The November consumer price index report issued by the Bureau of Labor Statistics showed an overall increase of 6.8% compared to the same month last year – the greatest increase since 1982. This all but shattered the argument that inflation would begin to slow, or that it would be transitory. The surge was due to rises in everyday items, and the cost of fuel. (The price of these household items is soaring.)
One essential item, however, saw its price plunge an astonishing 58.6%: Food at elementary and secondary schools.
Perhaps the most well-regarded voice about the severe damage rising prices can do to the economy is that of Larry Summers, the former secretary of the treasury and director of the National Economic Council. He has argued that new government stimulus packages, which drive up incomes, could also pour gas onto the inflation fire. (These are the countries with the highest inflation rates in the world.)
Summers is joined in this school of thought by billionaire investor Bill Ackman, who used the word “raging” to describe the current rise in prices in an interview with Bloomberg. Ackman believes the government figures understate reality.
Inflation has started to color the public’s view of the economy. The University of Michigan’s consumer sentiment index dropped sharply in November almost entirely due to anxiety about inflation.
The new numbers also indicate that the Federal Reserve faces a daunting challenge. Jerome Powell was just reappointed by President Joe Biden to another term as chairman of the Federal Reserve System’s Board of Governors. This was largely on the strength of the Fed’s work to push a national economic recovery from the COVID-19 driven recession. But can he do just as good a job with inflationary pressures?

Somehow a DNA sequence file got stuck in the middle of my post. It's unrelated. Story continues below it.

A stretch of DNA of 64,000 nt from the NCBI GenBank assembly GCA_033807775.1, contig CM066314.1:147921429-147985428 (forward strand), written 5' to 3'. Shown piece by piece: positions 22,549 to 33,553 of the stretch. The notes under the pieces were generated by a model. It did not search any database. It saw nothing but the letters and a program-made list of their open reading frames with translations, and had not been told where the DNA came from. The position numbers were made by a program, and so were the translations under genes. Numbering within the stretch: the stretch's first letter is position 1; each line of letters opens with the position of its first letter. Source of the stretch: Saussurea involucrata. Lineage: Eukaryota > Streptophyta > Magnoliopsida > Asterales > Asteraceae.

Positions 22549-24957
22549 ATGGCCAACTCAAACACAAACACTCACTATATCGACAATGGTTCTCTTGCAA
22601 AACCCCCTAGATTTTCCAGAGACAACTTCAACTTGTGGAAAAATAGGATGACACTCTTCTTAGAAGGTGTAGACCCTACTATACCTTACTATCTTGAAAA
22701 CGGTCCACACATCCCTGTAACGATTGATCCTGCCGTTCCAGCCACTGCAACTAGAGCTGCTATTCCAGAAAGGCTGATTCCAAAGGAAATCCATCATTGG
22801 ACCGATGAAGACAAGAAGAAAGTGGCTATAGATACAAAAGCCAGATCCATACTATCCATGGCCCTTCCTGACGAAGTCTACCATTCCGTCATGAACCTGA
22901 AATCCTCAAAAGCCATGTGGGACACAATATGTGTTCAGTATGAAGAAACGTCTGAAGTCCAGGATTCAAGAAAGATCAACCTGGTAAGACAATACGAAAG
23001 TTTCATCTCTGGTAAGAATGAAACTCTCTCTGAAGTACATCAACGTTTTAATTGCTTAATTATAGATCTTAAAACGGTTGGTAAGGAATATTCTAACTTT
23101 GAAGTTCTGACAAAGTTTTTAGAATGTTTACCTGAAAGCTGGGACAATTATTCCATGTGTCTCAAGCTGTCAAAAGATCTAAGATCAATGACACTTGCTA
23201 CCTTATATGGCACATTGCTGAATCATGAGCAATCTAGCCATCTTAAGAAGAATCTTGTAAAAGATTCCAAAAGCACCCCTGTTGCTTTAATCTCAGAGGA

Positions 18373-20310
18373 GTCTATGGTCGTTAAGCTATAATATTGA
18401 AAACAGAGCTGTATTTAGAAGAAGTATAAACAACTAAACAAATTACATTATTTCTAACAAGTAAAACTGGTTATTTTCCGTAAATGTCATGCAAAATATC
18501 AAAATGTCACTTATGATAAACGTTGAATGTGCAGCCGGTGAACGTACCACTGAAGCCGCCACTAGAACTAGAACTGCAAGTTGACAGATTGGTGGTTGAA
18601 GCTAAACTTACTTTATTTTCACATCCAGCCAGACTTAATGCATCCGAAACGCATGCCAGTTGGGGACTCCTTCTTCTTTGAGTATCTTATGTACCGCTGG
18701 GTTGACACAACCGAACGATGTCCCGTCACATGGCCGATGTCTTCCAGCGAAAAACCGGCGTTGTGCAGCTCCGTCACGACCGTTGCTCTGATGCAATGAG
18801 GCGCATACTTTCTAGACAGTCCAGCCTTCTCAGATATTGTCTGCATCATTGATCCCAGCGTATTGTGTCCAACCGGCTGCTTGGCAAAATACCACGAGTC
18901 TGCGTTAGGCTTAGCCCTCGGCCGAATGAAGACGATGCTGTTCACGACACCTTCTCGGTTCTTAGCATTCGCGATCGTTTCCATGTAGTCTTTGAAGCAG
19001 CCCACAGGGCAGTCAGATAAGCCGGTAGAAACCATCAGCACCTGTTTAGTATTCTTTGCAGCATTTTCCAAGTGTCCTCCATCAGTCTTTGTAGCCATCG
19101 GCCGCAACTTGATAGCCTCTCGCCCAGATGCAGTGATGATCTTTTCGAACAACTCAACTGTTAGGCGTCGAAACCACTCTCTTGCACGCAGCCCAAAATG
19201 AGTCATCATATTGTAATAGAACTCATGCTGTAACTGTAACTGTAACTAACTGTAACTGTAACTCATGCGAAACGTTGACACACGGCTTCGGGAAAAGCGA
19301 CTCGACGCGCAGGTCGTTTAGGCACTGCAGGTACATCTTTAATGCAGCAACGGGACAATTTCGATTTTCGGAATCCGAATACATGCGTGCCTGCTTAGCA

The Fed can raise rates in an attempt to tap down rising prices, but higher interest rates could undercut the buying power of many consumers and businesses. Both the stock market and the extremely healthy real estate market could be undermined by a decision to raise rates.
The November consumer price index report indicated a wide range of price increases by category – but also a number of items whose cost dropped. To find the everyday items that showed a 12-month price decrease in November, 24/7 Wall St. reviewed the report.
Among the largest drops were food prices at schools and employee sites, each of which was down over 40% year over year. There is no ready explanation for this, other than many businesses and schools were shut down for much of the period covered. Other regularly used items which posted large drops in prices were smartphones and telephone gear.
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